RE: Cohousing, Communes, Community--Not for Profit! Please
From: Rob Sandelin (
Date: Wed, 25 May 94 12:04 CDT
 Pablo Halpern  wrote in response to a thread about developer designed 

>The problem with developers creating "cohousing" is that of establishing the
>cooperative culture.  As Stuart Staniford-Chen has already said, strangers
>moving into such a development are at the very beginning of the cohousing
>process and may fail to truly develop a community.  When potential members
>approach our group, we let them know about the hard work expected of them in
>the process of developing the community.  Will the first residents of a
>developer-created "cohousing community" be told the same thing?

This is where the whole idea of expectations plays the key role.  If 
the cultural image of cohousing is one where people work together, eat 
dinner together, and share resources to create a cooperative community 
then the cooperative culture is defined by those people making those 
expectations into their reality.  The key is broadly establishing the 
cultural image of cohousing so that consumers who want that lifestyle 
can tell the difference.  Its like knowing the difference between a 
mountain bike and a touring bike. If I want a mountain bike, I look for 
certain attributes that define it as a mountain bike and won't buy it 
at all if it doesn't have those attributes.  Housing is a much much 
more scrutinized thing and people who want cooperative housing will 
quickly see through false advertising IF THEY KNOW THE DIFFERENCE.  
That is the key,  defining the cohousing difference.

In my opinion it is also not an either / or thing.  You can have a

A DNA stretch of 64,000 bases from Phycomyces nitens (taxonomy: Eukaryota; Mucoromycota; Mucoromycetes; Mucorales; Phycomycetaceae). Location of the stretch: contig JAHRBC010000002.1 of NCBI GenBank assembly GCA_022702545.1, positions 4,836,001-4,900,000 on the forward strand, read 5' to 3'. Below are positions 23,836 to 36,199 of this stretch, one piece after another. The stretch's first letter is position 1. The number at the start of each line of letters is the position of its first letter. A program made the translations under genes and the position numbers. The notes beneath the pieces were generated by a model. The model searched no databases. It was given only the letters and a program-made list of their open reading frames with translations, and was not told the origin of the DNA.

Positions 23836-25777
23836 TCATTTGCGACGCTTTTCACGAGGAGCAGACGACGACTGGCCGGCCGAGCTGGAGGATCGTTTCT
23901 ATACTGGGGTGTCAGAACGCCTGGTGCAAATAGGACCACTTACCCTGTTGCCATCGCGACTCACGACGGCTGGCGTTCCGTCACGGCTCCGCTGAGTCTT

little amount of cooperation or a whole lot.  Even a little bit is 
better than none.  If cohousing becomes the national marketing housing 
trend, I personally don't care if every development forms a true 
community. Even a little bit of working together cooperatively is a 
great place to start and starting small and working up to more 
cooperation seems to be a good beginning, especially if the tools and 
processes are easily accessible.

Why can't every housing development have some social design built into 
it? Even if todays residents aren't interested maybe tomorrow's will be 
and it is up to us, the pioneers who are going whole hog in cooperative 
endeavor to show the rest of the country the benefits and strengths of 
what we are doing. Even if only a small amount of it is adopted, in my 
opinion, that is great progress.

If I had say 100 grand to spend I'd put full page color ads describing 
cohousing in magazines like Ladies home journal and Redbook.  The more 
we can get into the mainstream culture and show the benefits and sanity 
of living cooperatively the better.  Again, not everyone will go whole 
hog, but even if they do only get together with their neighbors once a 
year, that is a starting place. The trick is to make them want it, and 
I think that is where the imagery of advertising can be used to its 
full effect to make people realize that their isolated, estranged 
reality is no longer good enough.  Once that happens, developers will 
start changing the way they create housing and that will benefit 
everyone, whether they call it cohousing or not.

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